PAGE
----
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“The Mountain,” by Manny Krakowski

Courtesy City of LB

Staff Report Signal Tribune

Long Beach Airport (LGB) is getting a little more artsy, as LGB officials and California State University, Long Beach (CSULB) have partnered to begin the School of Art Review (SOAR) pilot program, which will utilize student artwork at the facility to “engage the community,” according to a City press release Oct. 5. Students, both current and alumni, will get the chance to exhibit their artwork outdoors in the LGB’s public plaza between the terminal and the concourse. The City press release specifies that the SOAR program is seeking to spotlight those who specialize in sculpture, wood, ceramics, fibers and metal art pieces. “It has been a pleasure to partner with Cal State Long Beach and present this opportunity for student artists to have their work on display for the thousands of travelers that come through Long Beach Airport every day,” Jess Romo, airport director, said. “Long Beach has a rich history of aviation and the arts, so it’s wonderful to have a program like SOAR that incorporates these themes into their work.” A group of LGB panelists reviewed seven projects, four of which were selected for display for a six-month period, according to City officials. On display is the “The Mountain,” by Manny Krakowski, and “Luggage for Native Soil,” by Lena Wolek. Sometime in spring 2019, “Drifting,” by Jojo Solo, and “Collection,” by Amy Williams, will replace those artworks. The Signal Tribune reached out to City officials for further comment, but did not get a response by press time.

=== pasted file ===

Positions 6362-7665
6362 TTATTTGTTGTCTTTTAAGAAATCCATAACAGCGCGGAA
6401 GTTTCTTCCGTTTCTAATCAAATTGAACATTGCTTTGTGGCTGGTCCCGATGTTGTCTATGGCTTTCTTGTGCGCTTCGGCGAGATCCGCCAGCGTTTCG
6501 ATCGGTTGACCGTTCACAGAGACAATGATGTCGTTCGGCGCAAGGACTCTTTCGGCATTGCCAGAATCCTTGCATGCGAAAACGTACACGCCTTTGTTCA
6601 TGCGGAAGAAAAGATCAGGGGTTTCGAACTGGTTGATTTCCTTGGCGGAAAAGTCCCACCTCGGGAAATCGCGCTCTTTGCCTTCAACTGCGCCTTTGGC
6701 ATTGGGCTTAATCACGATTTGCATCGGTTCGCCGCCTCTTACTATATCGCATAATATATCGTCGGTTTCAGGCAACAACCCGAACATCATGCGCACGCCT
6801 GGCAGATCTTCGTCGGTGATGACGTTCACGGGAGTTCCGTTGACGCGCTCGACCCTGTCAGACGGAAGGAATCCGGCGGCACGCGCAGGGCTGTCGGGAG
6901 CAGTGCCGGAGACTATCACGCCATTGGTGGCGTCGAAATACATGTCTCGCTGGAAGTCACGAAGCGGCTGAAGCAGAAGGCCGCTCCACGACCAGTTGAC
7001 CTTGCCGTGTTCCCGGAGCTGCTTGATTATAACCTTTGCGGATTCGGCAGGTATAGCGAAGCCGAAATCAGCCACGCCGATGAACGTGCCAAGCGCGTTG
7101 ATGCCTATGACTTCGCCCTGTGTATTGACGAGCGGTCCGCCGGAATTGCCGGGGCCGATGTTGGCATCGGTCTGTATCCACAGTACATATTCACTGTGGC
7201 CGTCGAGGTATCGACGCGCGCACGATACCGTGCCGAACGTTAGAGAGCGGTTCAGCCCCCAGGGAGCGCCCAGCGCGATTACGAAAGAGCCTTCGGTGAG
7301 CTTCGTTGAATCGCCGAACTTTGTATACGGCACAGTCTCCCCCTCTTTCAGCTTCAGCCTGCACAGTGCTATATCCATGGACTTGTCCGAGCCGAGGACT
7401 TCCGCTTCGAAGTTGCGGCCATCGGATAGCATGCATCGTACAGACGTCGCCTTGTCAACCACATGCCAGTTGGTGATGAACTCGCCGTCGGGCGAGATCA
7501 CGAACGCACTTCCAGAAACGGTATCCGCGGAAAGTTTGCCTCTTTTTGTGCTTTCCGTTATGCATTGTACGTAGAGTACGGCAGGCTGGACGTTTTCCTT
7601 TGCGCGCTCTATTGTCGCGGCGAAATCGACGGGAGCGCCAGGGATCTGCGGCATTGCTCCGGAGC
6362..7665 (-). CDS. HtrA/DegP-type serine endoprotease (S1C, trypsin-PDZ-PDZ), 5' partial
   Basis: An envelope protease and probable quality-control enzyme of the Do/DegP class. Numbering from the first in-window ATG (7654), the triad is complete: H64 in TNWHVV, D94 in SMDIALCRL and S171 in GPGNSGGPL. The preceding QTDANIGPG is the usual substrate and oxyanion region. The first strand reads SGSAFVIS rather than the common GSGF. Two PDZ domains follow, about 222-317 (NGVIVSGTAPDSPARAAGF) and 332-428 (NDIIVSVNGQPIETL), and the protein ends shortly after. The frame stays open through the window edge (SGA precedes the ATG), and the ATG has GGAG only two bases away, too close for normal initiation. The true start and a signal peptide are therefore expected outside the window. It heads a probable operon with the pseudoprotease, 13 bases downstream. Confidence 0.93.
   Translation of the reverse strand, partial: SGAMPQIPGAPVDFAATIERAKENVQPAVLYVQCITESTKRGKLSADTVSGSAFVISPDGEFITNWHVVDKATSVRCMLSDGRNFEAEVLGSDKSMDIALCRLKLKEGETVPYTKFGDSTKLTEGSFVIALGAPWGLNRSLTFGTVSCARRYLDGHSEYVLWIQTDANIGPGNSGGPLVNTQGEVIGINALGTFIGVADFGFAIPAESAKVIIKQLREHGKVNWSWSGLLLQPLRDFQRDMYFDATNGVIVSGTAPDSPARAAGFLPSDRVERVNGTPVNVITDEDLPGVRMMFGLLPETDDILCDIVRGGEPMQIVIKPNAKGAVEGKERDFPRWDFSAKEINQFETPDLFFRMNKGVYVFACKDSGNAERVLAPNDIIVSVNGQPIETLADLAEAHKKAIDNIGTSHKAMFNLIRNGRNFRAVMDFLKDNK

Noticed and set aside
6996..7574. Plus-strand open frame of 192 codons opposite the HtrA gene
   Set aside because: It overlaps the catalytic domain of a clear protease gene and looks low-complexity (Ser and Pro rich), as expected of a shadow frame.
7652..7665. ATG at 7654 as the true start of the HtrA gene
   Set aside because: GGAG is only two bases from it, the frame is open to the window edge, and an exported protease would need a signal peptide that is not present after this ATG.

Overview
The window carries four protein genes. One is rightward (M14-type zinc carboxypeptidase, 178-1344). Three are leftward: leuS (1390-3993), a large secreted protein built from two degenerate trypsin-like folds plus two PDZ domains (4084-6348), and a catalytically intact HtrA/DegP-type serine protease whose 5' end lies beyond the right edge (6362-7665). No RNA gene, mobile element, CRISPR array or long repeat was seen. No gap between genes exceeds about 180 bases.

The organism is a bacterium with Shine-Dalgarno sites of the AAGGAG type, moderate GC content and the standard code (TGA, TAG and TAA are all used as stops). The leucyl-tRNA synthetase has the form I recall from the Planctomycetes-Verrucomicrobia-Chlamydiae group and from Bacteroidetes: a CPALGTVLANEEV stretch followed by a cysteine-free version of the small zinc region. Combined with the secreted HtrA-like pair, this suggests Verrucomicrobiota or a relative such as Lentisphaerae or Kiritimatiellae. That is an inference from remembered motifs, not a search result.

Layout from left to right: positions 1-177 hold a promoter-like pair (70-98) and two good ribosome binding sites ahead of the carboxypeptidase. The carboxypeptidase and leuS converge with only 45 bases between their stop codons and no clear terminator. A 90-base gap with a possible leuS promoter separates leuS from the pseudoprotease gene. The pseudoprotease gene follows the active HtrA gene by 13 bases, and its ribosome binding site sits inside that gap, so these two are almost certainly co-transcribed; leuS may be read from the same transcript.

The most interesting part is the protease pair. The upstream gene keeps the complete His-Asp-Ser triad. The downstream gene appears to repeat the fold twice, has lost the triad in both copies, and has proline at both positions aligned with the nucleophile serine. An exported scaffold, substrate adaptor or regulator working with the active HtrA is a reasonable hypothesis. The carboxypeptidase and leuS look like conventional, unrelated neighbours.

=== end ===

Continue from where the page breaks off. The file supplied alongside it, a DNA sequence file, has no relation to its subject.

Port of LB moves record-breaking TEUs for ‘18 fiscal year Staff Report Signal Tribune

The Port of Long Beach has broken another record, this time having closed out the 2018 fiscal year with a total movement of 8,000,929 20-foot equivalent units (TEUs), the most ever, according to its officials this week. The port’s fiscal year was from Oct. 1, 2017, to Sept. 30, 2018. The numbers represent a 10.7-percent increase from the previous fiscal year, officials wrote in a press release Oct. 9. “We are poised to break our calendar-year record at the end of December,” Mario Cordero, executive director of the port, said. “Despite the tariffs imposed by Washington and Beijing, international trade is showing resilience. And, at our port, we are providing a conduit for commerce that’s efficient for our customers, and getting their cargo to destinations faster, saving them money.” However, port officials in the press release also noted that September’s total volume was flat, with a slight decrease of 0.1 percent compared to September 2017. Imports decreased 2.5 percent to 357,301 TEUs compared to the previous year. Exports were down 3 percent to 121,561 TEUs, while empties increased 5.9 percent to 222,343 TEUs.